You can tell Israel's demand for disarming Hamas is gaining traction when the editors at the New York Times stoop to using a headline that has almost nothing to do with the story underneath, in order to pour cold water on Israel's position.
"Quest for Demilitarization of Gaza Is Seen Getting Netanyahu Only So Far," the headline on a long July 31 news article announced. The only problem was that the article, by the Times's chief Jerusalem correspondent, Jodi Rudoren, barely even mentioned the demilitarization issue.
Except, ironically, in her lead paragraph, where she reported that "there is growing momentum around a new formula, 'reconstruction for demilitarization'."
After that opening paragraph, however, Rudoren set off on her theme: that Israeli Prime Minister Benjamin Netanyahu should stop focusing so much on stopping terrorists, and should instead "shift positions on the larger Palestinian question." In plain English, he should stop quibbling about tunnels and just let them set up a state in Israel's back yard already.
Rudoren proceeded to trot out various "analysts" and "experts" who just happened to agree with her argument. But only one of them, Nathan Thrall of the George Soros-funded International Crisis Group, mentioned the issue of disarming Hamas. He said the Israeli government's demand for demilitarizing Gaza is not feasible, and Israel is raising it just as "a card in order to limit the amount of concessions" that it has to make to Hamas.
Near the end of her article, Rudoren, threw in a couple of token alternative viewpoints, including that of Netanyahu adviser Ambassador Dore Gold. He pointed to the United Nations Security Council resolution demanding that Saddam Hussein give up his weapons of mass destruction, and the current international effort to eliminate Syria's chemical weapons. But Gold's remark was buried in the 18th paragraph of the 20-paragraph story.
Most important, the headline that Rudoren's editors wrote reflected Nathan Thrall's viewpoint, not Dore Gold's.
The frustration of the Times's editors is understandable. In recent days, Israel's calls for demilitarization have attracted powerful adherents.
On July 15, Tony Blair --Middle East envoy of the Quartet and former prime minister of Britain-- said that action must be taken to remove Hamas's "military infrastructure."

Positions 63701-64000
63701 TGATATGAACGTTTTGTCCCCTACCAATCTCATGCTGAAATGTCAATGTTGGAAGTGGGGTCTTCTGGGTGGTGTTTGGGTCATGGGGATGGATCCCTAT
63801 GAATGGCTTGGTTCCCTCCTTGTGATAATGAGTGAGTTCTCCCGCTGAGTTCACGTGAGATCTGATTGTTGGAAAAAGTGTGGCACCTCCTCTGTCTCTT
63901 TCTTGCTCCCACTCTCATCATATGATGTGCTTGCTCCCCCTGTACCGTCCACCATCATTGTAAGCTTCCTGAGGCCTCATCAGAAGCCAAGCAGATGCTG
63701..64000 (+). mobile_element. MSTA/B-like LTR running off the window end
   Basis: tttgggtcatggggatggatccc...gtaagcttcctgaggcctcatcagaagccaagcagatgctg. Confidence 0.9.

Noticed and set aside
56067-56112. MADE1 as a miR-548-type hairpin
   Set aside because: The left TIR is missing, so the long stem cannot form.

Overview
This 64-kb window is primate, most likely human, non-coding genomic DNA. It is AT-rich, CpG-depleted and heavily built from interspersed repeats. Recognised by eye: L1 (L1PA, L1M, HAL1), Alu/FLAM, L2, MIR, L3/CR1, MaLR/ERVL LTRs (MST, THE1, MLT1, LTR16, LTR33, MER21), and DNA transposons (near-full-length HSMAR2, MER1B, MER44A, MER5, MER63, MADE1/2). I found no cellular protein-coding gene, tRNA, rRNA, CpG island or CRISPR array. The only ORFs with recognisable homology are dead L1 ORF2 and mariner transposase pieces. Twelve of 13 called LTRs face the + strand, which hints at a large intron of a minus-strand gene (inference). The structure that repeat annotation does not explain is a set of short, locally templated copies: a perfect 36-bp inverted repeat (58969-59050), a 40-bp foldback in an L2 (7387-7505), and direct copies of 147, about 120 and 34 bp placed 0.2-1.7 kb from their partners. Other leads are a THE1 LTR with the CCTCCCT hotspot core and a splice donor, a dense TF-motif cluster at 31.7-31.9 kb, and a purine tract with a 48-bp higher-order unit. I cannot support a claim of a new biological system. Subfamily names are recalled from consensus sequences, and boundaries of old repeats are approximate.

On July 22, the European Union declared: "All terrorist groups in Gaza must disarm."
On July 24, a bipartisan group of U.S. senators introduced a resolution calling on the Obama administration to make the disarming of Hamas a central part of any cease-fire proposal.
Also on July 24 and again on July 30, the Times's arch-rival, the Washington Post, published lead (unsigned) editorials calling for "the disarmament of Hamas." The Post specifically challenged the Obama administration's preference for putting off demilitarization until some far-off day. The Post proposed that any economic aid to Gaza be linked to Hamas surrendering its missiles.
Traditionally, the New York Times has always been on the side of international disarmament. Even when doing so would have given the Soviet Union military advantages over the United States, the Times could be counted on to hail the glories of demilitarization. But when it comes to choosing between demilitarization and championing the Palestinian cause, well, demilitarization has to give way.
And so the editors at the Times are left flailing their arms in frustration, watching world leaders and prominent newspapers endorsing Israel’s call for the demilitarization of Gaza, while all the Times can do is run misleading headlines and hope to fool those who aren't paying close attention.
Another lesson of the Gaza war: Ignore the New York Times and disarm Hamas. That is the real way to peace.
[Moshe Phillips and Benyamin Korn are members of the board of the Religious Zionists of America. This article is part of a series, but Arutz Sheva is unable to post them all. To view previous installments, please visit http://www.phillyreligiouszionists.org/lessons-from-the-gaza-war/.]